Circumstances for Bail Pending Appeal In Texas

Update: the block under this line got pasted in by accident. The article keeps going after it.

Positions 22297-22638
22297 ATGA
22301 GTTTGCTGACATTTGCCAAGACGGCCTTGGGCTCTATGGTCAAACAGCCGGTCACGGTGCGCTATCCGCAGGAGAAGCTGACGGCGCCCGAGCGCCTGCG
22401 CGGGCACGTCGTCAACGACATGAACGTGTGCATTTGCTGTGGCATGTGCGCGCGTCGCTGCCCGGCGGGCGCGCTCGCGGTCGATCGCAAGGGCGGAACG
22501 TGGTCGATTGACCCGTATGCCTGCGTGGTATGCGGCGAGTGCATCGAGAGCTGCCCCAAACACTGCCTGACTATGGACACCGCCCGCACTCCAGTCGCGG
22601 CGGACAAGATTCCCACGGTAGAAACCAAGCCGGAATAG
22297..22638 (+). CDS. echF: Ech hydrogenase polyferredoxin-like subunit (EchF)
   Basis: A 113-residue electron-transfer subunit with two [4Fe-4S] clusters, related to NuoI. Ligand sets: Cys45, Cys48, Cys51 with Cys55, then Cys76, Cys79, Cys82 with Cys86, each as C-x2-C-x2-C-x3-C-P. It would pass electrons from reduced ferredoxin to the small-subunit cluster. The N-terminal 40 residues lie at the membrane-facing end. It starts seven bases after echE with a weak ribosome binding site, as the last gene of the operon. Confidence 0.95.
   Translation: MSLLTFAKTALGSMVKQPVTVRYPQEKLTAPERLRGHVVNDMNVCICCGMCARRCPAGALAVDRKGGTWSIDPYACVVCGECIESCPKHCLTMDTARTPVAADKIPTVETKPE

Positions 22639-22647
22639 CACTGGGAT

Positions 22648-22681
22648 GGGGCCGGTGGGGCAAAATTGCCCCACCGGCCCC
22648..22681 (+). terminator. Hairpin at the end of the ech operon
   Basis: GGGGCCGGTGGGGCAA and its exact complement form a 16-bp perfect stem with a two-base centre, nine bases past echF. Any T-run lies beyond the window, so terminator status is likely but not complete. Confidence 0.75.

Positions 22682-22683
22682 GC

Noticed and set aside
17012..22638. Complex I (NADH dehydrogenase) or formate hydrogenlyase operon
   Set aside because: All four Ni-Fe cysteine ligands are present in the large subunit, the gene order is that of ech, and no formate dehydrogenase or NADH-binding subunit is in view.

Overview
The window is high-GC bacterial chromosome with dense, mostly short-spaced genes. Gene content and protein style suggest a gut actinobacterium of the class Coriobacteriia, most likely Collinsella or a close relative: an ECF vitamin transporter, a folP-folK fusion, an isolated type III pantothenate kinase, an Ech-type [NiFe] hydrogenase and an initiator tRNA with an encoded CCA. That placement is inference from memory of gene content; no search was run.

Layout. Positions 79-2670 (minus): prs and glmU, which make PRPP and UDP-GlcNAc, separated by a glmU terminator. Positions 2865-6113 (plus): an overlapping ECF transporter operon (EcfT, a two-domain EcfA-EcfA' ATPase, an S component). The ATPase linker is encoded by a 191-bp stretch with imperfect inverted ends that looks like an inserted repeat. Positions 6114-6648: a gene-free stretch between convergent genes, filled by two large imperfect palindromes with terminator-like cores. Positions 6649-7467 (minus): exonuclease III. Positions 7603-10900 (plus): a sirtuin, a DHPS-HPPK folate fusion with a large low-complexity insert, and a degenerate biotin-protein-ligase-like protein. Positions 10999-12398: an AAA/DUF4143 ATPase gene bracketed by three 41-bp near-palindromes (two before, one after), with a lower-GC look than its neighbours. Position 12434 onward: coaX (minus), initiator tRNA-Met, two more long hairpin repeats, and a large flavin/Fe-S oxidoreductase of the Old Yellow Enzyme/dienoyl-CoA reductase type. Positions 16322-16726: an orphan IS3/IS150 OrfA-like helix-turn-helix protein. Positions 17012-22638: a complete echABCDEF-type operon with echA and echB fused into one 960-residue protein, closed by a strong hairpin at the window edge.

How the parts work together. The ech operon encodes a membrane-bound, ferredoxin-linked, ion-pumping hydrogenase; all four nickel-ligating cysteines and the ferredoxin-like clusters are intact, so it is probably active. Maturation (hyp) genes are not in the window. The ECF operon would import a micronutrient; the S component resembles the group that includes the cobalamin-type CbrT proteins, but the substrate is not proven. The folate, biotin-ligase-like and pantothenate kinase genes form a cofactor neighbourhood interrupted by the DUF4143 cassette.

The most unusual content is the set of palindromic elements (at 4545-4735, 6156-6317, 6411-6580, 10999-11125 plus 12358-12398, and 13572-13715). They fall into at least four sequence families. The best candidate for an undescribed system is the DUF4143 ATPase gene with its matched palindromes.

The Right to Bail Pending Appeal The Texas Constitution recognizes the right to bail for all criminal offenses except those wherein the imposition of the death penalty is strongly indicated. See TEX. CONST. art. I, 11. This constitutional right to bail is limited to preconviction cases. Ex parte Laday, 594 S.W.2d 102, 103 (Tex. Crim. App. 1980). Convicted felons are not guaranteed the right to bail under the constitution. Ex parte McBride, 108 Tex. Crim. 618, 2 S.W.2d 267, 267 (1928). Article 44.04 of the Texas Code of Criminal Procedure governs the availability of bonds pending appeal. See TEX. CRIM. PROC. CODE ANN. art. 44.04 (Vernon Supp. 2000). This article was amended in 1999 by the Texas Legislature; however, the 1999 revisions to the article apply only to a request for bail pending appeal that is made by a defendant on or after September 1, 1999, the effective date of the 1999 revisions. TEX. CRIM. PROC. CODE ANN. art. 44.04 historical note (Vernon Supp. 2000)[Act of May 19, 1999, 76th Leg., R.S. ch. 546, 2, 3 1999 Tex. Gen. Laws 3042]. A request for bail pending appeal that is made by a defendant before the effective date of this Act is covered by the law in effect when the request was made, and the former law is continued in effect for that purpose. Id. The applicable version of article 44.04 (b) renders a convicted felon ineligible for bail pending appeal where punishment in excess of fifteen years confinement has been assessed. See TEX. CRIM. PROC. CODE ANN. art. 44.04 (Vernon 1965, amended 1977, 1981, 1983, 1985, 1991, 1999). In cases where the assessed punishment for a felony conviction is fifteen years or less, the trial court has discretion to modify bail, set a reasonable bail, deny bail, revoke existing bail, or impose reasonable conditions on bail. TEX. CRIM. PROC. CODE ANN. art. 44.04(c),(d). The trial court may deny bail if there exists good cause to believe that the defendant would not appear when his conviction became final or is likely to commit another offense while on bail. TEX. CRIM. PROC. CODE ANN. art. 44.04(c). Article 44.04(d) further allows the court to increase or decrease the amount of bail after conviction either upon its own motion or the motion of the State or the defendant. The statutory authority to deny bail pending appeal in certain cases does not carry with it the authority to set excessive bail in those cases. See Ex parte Harris, 733 S.W.2d 712, 715 (Tex.App.--Austin 1987, no pet.). the Texas Court of Criminal Appeals has recognized that "bail should be set sufficiently high reasonably to assure appearances, but not be used as an instrument of oppression." Ex parte Davila, 623 S.W.2d 408, 409 n.2 (Tex. Crim. App. 1981). The burden is on the person seeking a reduction to show that the bail set is excessive. Ex parte Rubac, 611 S.W.2d 848, 849 (Tex. Crim. App. 1981). Article 17.15 of the Texas Code of Criminal Procedure provides certain rules for setting a bond amount: The amount of bail to be required in any case is to be regulated by the court, judge, magistrate or officer taking the bail; they are to governed in the exercise of this discretion by the Constitution and by the following rules: (1) the bail shall be sufficiently high to give reasonable assurance that the undertaking will be complied with. (2) the power to require bail is not to be so used as to make it an instrument of oppression. (3) the nature of the offense and the circumstances under which it was committed are to be considered. (4) the ability to make bail is to be regarded, and proof may be taken upon this point. (5) the future safety of a victim of the alleged offense and the community shall be considered. TEX. CRIM. PROC. CODE ANN. art. 17.15 (Vernon Supp. 2000). The Texas Court of Criminal Appeals has articulated additional factors that a court should consider in determining a reasonable bail post-conviction. Rubac, 611 S.W.2d at 849-50; see also Ex parte Davila, 623 S.W.2d at 410. The length of the sentence and the nature of the offense are considered primary factors. Rubac, 611 S.W.2d at 849. Other relevant circumstances include the petitioner's work record, family ties, length of residency, prior criminal record, conformity with previous bond conditions, other outstanding bonds, and any aggravating factors involved in the offense. 611 S.W.2d at 849-50.